Your Next Assignment: Customer Awareness
78% of Consumers Think CyberSecurity is Not Their Problem
Now that our perimeters are hardened, now that our information security programs are fine-tuned and working, and now that our users practice basic information security habits thanks to the hard work and efforts of the past decade . . . . we need to focus where the rest of the residual risk remains: our customers.
The good news is that other industries are onto this fact. For example, an article in the on-line magazine, “Retail Customer Experience,” is what inspired this Dan’s New Leaf post. According to a study conducted by Kaspersky, 78% of us don’t think we need to worry about cyber attacks. We simply don’t believe that we’re on the “bad guys'” radar.
This highlights one of the most important, and difficult, tasks that financial institutions face: Customer Education. While the FFIEC finally started calling for this in the June 2011 Supplement to the 2005 Guidance on Authentication in an Internet Banking Environment (we just love typing all that out), much more work needs to be done than the five bullet points called for in the Supplement.
As a refresher, the supplement requires that we provide the following information to our customers:
1) An explanation of protections provided, and not provided, to account
holders relative to electronic funds transfers under Regulation E, and a
related explanation of the applicability of Regulation E to the types of
accounts with Internet access;
2) An explanation of under what, if any, circumstances and through what
means the institution may contact a customer on an unsolicited basis and
request the customer’s provision of electronic banking credentials;
3) A suggestion that commercial online banking customers perform a related
risk assessment and controls evaluation periodically;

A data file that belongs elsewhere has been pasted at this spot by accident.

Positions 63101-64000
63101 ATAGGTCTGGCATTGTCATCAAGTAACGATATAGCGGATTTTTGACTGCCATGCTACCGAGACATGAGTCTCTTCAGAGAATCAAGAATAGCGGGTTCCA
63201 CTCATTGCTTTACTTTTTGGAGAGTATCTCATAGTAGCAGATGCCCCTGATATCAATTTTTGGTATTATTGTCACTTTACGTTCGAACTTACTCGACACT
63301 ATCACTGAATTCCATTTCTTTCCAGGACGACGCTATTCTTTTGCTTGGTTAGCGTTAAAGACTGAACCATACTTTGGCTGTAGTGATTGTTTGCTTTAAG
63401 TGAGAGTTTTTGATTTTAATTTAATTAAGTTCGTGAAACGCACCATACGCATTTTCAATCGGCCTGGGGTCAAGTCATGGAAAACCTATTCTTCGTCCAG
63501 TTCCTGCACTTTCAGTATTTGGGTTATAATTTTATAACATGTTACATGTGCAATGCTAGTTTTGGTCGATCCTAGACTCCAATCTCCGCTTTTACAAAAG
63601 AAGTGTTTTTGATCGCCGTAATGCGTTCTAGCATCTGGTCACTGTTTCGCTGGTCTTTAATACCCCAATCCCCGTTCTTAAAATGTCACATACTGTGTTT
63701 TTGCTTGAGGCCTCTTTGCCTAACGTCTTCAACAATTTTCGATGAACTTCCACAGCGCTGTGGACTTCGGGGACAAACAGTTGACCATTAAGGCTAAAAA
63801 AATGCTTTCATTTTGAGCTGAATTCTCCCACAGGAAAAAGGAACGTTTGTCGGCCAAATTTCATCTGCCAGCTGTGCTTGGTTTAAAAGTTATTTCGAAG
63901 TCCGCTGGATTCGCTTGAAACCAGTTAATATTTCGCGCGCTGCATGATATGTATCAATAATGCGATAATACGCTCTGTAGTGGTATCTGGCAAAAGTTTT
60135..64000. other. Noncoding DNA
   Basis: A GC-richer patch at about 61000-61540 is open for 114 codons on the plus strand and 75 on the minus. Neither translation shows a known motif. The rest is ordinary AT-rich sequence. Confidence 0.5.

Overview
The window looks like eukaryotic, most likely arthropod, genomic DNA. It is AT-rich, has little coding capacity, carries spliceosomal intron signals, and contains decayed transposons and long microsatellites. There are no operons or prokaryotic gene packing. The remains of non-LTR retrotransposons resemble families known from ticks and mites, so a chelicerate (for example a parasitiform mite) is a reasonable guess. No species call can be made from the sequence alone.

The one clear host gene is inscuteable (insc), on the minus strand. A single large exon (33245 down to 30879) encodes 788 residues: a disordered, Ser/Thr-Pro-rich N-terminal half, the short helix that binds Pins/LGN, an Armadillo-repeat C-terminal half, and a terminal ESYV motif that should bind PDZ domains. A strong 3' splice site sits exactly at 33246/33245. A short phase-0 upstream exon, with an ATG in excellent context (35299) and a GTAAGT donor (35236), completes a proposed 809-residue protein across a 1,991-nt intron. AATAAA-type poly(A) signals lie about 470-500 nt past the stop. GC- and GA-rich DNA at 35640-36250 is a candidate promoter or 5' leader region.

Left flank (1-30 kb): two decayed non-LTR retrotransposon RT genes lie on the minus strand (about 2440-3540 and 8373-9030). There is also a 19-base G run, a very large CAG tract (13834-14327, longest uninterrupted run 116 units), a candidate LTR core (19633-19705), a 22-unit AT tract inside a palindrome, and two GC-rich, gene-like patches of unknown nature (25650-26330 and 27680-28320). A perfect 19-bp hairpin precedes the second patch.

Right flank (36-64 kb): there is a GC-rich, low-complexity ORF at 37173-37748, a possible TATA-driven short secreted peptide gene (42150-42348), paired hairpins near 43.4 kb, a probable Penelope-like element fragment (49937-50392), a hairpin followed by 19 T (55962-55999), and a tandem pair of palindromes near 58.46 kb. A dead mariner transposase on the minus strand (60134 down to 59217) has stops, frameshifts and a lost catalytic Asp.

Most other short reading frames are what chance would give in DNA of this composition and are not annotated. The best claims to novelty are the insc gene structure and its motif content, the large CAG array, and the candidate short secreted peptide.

4) A listing of alternative risk control mechanisms that customers may
consider implementing to mitigate their own risk, or alternatively, a listing
of available resources where such information can be found; and,
5) A listing of institutional contacts for customers’ discretionary use in the
event they notice suspicious account activity or experience customer
information security-related events.
We believe that Customer Education can be leveraged to increase our reputation, mitigate legal risk (and put us in a better position when we have to settle), and reduce our fraud losses. Why? Besides “we have to do it anyway, let’s do it right,” a better answer is . . . . “we’ve seen user education substantially reduce risk in our institutions, just think what it can do outside our institutions.”
Branchless banking is here to stay. Our “user base” is no longer just our employees. And thus, if we were to add three additional bullet points to the FFIEC requirements listed above, they would be:
1) Create a multi-disciplinary approach to tackling Customer Education. Your marketing, e-banking, and information security personnel need to band together.
2) You’re not going to accomplish it all in a day. Utilize multiple channels of communication to “trickle” awareness messages to your Customers . . . . social media, your website, alert banners on your website, statement stuffers, flyers in your branches, ACH contracts, focused training for ACH/Wire Transfer Originators, and (most importantly) your front-line employees (who are now trained to provide such messaging.) Posters and signs are also effective. Be careful to distinguish between awareness messages and awareness alerts. Be lavish with the prior and reserved with the latter. (You don’t want to be seen as the boy that cried wolf!)
3) Start identifying resources of information and content that can be used to feed your message trickle. We sure hope you’re already aware of our user awareness blog, but other resources abound. Some of our better competitors in this realm include bankershub.net, bankinfosecurity.com. Meanwhile, I have fallen in love with Mindful Security.
(Notice how I’ll link out to them but not my competitors!)
Like board, management, technical, and user awareness training . . . Customer Education is not going to be an easy task if you want to do it right. But I believe the rewards . . . . not only in risk mitigation, but also in improved reputation . . . . will be as great, if not greater.
Let’s get out in front of the “amateurs” from the retail industry. We bankers can take the bull by the horn and train our customers.
Written by Dan Hadaway CISA
Founder and Managing Partner, infotex
The article about the Kaspersky study is here.
“Dan’s New Leaf” is a “fun blog to inspire thought in the area of IT Governance.”
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